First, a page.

“China has become the U.S.' most important trading partner (Ito, 2009). Additionally, China has surpassed India to become the top country sending students to study in the U.S.” (A Comparative Look at Chinese and American Stereotypes). Now in our modern day world, there have been many stereotypes built up around Chinese people or immigrants. Pre-existing views or perceptions about a certain ethnic group, culture or race will certainly affect and drive interactions with people of that certain culture. Since stereotypes are usually very broad and are long-lasting, many of these” expectations” are outdated/antiquated. My research proposal mainly focuses on the danger of seeing all Chinese immigrants in one way, mainly the idea that all Chinese are smart, nerdy and unathletic. This specific topic interested me as growing up as a Chinese person in Canada, I have seen and experienced the extent that preexisting perceptions can influence people's views and actions. I suspected that through my research I would find that not all Chinese people fit the stereotype and can “break the mould” given to them. For research and information, I went onto many articles and news sites. My research confirmed that the classic, traditional stereotypes for Chinese people definitely do not represent the entire population.
Prejudice, discrimination, and stereotyping are important topics at the cause of debating within social psychology. A stereotype is a generalization about a group of people, in which certain traits cling to all members, regardless of actual individual variation (Akert, Aronson, & Wilson, 2010). As humans, people assign objects and individuals into categories to organize the environment. Individuals do this for not only organization, but also survival. Is stereotyping inevitable? That is the question; according to Devine (2007), it is, but Lepore and Brown (2007) have to disagree. Devine believes that “stereotyping is automatic, which makes it inevitable.” On the other hand, Lepore and Brown are not convinced that stereotyping is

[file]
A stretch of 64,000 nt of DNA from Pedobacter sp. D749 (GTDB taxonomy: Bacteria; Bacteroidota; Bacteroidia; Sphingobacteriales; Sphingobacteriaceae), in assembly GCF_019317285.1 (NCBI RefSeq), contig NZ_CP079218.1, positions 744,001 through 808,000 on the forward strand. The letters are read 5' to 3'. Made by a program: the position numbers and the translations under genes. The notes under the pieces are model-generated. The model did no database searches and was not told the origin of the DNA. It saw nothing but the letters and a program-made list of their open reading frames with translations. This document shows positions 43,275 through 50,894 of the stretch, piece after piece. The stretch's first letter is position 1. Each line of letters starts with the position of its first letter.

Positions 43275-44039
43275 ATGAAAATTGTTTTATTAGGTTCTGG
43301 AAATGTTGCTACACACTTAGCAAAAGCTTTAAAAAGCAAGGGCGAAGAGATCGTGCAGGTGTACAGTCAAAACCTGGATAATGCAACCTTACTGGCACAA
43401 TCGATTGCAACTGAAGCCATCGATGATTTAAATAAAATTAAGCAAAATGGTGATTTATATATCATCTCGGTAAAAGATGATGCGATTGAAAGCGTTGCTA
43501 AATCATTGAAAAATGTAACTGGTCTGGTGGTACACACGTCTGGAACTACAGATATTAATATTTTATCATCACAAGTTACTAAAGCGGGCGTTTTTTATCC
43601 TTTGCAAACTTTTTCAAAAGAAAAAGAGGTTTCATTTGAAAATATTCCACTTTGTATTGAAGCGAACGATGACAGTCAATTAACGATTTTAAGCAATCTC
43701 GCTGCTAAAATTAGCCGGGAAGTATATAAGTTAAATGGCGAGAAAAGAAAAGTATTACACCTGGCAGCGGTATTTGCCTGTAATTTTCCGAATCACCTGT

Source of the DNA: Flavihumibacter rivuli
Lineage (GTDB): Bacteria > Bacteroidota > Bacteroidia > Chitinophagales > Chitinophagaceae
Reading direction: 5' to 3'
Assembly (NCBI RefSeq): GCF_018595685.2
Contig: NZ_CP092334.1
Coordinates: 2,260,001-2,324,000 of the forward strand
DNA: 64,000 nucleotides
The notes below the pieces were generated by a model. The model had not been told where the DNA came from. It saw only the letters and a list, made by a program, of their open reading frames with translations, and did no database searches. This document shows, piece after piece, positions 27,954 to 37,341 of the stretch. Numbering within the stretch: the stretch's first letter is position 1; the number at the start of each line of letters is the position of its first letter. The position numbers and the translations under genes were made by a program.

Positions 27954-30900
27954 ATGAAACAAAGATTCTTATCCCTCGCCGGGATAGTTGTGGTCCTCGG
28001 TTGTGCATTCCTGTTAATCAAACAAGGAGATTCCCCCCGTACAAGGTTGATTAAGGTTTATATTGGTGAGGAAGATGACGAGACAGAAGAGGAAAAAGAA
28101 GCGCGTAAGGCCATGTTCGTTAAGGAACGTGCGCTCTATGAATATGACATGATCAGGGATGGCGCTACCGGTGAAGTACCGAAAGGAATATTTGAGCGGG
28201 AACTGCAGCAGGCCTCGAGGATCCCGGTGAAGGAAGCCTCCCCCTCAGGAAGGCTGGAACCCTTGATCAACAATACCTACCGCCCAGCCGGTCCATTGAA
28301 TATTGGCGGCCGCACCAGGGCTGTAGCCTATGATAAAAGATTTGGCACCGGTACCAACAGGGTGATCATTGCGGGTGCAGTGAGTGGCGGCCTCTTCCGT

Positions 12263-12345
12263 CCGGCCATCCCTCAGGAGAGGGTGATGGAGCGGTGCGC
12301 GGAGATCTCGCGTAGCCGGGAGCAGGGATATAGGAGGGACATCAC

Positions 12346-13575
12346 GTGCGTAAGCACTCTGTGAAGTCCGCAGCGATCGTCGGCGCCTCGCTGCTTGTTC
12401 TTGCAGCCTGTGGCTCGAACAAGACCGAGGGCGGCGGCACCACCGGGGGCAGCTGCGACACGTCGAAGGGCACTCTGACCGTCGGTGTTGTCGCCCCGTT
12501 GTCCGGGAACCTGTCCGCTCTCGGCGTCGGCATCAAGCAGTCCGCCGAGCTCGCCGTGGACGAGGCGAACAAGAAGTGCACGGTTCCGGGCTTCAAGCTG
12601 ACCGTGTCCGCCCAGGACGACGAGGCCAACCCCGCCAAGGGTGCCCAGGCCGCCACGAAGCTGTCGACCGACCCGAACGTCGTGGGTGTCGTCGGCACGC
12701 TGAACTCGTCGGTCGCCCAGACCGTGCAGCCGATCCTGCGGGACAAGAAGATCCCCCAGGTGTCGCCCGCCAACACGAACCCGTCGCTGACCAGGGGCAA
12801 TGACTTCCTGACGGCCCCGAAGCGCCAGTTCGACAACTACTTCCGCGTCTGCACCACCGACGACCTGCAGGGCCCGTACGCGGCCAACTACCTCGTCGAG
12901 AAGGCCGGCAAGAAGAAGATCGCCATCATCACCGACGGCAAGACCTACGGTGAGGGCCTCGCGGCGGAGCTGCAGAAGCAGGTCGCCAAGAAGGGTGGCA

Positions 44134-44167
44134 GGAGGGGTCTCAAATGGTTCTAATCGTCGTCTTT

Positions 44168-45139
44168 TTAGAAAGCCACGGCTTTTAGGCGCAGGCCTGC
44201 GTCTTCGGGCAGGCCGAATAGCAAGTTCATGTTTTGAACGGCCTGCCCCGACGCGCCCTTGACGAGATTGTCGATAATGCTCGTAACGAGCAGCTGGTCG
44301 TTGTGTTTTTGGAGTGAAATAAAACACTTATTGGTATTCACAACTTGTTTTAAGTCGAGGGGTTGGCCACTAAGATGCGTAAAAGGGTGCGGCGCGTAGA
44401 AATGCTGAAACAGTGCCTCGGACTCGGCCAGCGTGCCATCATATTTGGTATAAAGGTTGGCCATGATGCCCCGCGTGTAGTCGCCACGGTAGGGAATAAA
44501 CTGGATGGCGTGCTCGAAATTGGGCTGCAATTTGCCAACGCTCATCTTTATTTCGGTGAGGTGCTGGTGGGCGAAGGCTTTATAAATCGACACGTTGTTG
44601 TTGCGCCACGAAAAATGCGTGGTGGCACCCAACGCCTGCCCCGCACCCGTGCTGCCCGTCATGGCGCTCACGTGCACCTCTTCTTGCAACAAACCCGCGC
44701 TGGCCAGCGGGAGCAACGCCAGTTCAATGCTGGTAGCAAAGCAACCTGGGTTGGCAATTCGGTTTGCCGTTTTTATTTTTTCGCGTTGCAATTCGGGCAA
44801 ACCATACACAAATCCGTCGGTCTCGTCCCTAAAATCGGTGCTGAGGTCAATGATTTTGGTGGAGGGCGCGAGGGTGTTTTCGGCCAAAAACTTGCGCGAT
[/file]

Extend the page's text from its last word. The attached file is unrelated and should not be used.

The use of stereotypes is a major way in which we simplify our social world; since they reduce the amount of processing, we have to do when we meet a new person.
Stereotyping is a normal part of every one’s life. Humans, by nature, classify things. We name animals and classify them by common characteristics but stereotyping can have negative repercussions, and everyone does it. In a recent study it was proven that everyone has an unconscious need to stereotype (Paul). In Junteenth and The Invisible man, Ralph Ellison argues that stereotyping can cause mayhem by making the people become something they are not.
In life, there is a common ground on which most every person can relate. At one time or another, we have all been promoters of or victims of the unremitting nature of stereotypes. According to the Webster’s dictionary, a stereotype is defined as “a simplified and standardized conception or image invested with special meaning and held in common by members of a group.” Most stereotypes take on a negative form and are based on characteristics such as age, gender, race, status, and personal beliefs. Generally speaking, the greatest problem that arises with stereotypes is that they judge group of people by the characteristics and actions of their ancestors, rather than on an individual basis. More often than not, these assumptions will